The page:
In one embodiment, (as shown in FIG. 2 in one example), CDCU 110 includes a sampling rate converter that up-samples its input by a factor that is greater than one and less than two. In another embodiment (as shown in FIG. 3 in one example), CDCU 110 includes a programmable sigma-delta modulator. In yet another embodiment (as shown in FIG. 4 in one example), CDCU 110 includes both a sampling rate converter and a programmable sigma-delta modulator.

FIG. 2 illustrates a block diagram of an embodiment of the CDCU 210, which may be employed as an embodiment of CDCU 110 of FIG. 1. CDCU 210 includes interpolator 230, sampling rate converter (SRC) 240, and modulator 261.

For the embodiment illustrated in FIG. 2, class D input signal CDIN is a sampled audio signal. Interpolator 230 is arranged to interpolate signal CDIN by an integral amount that is greater than one to provide interpolator output signal Int_out. For example, in one embodiment, signal Int_out has a sampling rate that eight times greater than that of class D input signal CDIN, although the invention is not so limited. In some embodiments, the order of interpolation is programmable.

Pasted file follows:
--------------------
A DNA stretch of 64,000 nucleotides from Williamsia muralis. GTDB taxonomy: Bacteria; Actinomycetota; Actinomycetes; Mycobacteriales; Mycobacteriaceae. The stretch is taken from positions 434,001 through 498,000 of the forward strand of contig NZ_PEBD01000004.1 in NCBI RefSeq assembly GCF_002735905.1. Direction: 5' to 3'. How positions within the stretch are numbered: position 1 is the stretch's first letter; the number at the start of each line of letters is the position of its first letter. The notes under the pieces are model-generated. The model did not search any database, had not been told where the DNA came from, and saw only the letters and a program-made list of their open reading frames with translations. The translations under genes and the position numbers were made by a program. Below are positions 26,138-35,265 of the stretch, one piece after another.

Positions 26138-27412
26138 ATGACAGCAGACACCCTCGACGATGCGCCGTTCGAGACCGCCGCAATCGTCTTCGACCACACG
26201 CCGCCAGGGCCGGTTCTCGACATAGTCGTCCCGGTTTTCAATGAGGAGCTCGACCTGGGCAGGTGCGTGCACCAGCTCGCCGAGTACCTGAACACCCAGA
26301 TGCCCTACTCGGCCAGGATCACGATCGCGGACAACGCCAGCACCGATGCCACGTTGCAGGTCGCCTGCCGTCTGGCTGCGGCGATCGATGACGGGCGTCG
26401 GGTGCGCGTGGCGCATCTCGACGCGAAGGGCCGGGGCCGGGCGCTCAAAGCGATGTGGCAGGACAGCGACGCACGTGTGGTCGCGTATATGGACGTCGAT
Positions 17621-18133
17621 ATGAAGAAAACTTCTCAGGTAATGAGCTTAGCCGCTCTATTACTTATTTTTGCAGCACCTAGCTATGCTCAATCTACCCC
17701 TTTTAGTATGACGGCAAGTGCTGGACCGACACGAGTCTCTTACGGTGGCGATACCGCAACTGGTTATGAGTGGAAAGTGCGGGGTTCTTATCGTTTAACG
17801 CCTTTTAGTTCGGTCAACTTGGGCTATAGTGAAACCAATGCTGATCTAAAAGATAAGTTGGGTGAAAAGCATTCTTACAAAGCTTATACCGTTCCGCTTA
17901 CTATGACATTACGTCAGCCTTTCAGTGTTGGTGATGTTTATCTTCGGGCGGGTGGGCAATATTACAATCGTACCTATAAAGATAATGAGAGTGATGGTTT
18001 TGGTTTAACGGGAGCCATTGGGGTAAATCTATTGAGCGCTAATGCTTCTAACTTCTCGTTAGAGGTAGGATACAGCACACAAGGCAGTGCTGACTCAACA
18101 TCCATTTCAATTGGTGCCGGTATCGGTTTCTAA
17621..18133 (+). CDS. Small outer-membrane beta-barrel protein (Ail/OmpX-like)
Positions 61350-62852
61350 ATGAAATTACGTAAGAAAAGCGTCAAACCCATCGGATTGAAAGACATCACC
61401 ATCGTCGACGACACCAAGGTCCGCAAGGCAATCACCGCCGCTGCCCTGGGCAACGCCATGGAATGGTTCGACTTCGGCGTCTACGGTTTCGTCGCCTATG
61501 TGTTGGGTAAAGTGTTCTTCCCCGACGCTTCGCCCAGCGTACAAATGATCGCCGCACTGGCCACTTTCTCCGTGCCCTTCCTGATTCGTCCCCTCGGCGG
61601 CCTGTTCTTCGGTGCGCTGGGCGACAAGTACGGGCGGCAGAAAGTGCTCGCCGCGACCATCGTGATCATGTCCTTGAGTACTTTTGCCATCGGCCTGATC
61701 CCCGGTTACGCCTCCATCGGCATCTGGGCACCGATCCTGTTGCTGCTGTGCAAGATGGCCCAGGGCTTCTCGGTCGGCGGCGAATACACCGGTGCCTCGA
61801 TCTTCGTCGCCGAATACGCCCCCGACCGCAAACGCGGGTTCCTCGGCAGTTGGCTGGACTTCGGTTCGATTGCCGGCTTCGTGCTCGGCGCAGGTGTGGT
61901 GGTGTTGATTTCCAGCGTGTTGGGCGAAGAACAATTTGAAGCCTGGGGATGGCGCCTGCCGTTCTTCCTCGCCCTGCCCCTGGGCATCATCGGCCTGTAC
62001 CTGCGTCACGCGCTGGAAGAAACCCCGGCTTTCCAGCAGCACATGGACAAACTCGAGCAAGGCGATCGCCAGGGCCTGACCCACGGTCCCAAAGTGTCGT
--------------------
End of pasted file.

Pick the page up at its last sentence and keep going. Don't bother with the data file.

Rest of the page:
SRC 240 is arranged to interpolate signal Int_out to provide SRC output signal SRC_out such that signal SRC_out is interpolated by a factor that is greater than 1 and less than 2, for example 1.0055. In one embodiment, the factor is L/M, where L and M are integers.

Modulator 261 is arranged to modulate signal SRC_out to provide signal Pulse. In one embodiment, class D input signal CDIN is a sampled audio signal, and signal SRC_out is a sampling of the same audio signal, but with a different sampling rate. Further, modulator 261 is arranged to provide signal Pulse such that signal Pulse is a sequence of pulses whose average value is proportional to the amplitude of the audio signal at that time. In one embodiment, modulator 261 includes a pulse width modulator and a sigma-delta modulator.

FIG. 3 shows a block diagram of an embodiment of CDCU 310, which may be employed as an embodiment of CDCU 110 of FIG. 1. CDCU 310 includes PWM Pulse Generator (PPG) 380, programmable sigma-delta modulator 370, and pulse width modulator (PWM) 360.